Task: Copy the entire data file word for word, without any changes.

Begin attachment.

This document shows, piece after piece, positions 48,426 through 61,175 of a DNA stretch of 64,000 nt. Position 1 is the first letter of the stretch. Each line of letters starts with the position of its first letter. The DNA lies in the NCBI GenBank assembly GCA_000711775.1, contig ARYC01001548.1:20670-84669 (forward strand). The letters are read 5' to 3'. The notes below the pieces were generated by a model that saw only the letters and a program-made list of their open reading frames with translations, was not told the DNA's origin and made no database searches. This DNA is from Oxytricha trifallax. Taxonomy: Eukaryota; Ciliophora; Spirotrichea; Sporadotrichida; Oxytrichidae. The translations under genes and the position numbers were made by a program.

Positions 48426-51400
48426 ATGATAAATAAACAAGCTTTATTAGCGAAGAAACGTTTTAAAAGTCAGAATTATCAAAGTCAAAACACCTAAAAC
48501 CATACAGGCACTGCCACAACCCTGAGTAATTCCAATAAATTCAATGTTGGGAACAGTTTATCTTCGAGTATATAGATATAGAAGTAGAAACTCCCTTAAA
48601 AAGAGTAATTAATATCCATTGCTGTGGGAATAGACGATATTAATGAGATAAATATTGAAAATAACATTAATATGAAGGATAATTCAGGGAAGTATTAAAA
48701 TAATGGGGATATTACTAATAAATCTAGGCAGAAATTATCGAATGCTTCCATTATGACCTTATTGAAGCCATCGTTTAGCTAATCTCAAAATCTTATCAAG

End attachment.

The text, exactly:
This document shows, piece after piece, positions 48,426 through 61,175 of a DNA stretch of 64,000 nt. Position 1 is the first letter of the stretch. Each line of letters starts with the position of its first letter. The DNA lies in the NCBI GenBank assembly GCA_000711775.1, contig ARYC01001548.1:20670-84669 (forward strand). The letters are read 5' to 3'. The notes below the pieces were generated by a model that saw only the letters and a program-made list of their open reading frames with translations, was not told the DNA's origin and made no database searches. This DNA is from Oxytricha trifallax. Taxonomy: Eukaryota; Ciliophora; Spirotrichea; Sporadotrichida; Oxytrichidae. The translations under genes and the position numbers were made by a program.

Positions 48426-51400
48426 ATGATAAATAAACAAGCTTTATTAGCGAAGAAACGTTTTAAAAGTCAGAATTATCAAAGTCAAAACACCTAAAAC
48501 CATACAGGCACTGCCACAACCCTGAGTAATTCCAATAAATTCAATGTTGGGAACAGTTTATCTTCGAGTATATAGATATAGAAGTAGAAACTCCCTTAAA
48601 AAGAGTAATTAATATCCATTGCTGTGGGAATAGACGATATTAATGAGATAAATATTGAAAATAACATTAATATGAAGGATAATTCAGGGAAGTATTAAAA
48701 TAATGGGGATATTACTAATAAATCTAGGCAGAAATTATCGAATGCTTCCATTATGACCTTATTGAAGCCATCGTTTAGCTAATCTCAAAATCTTATCAAG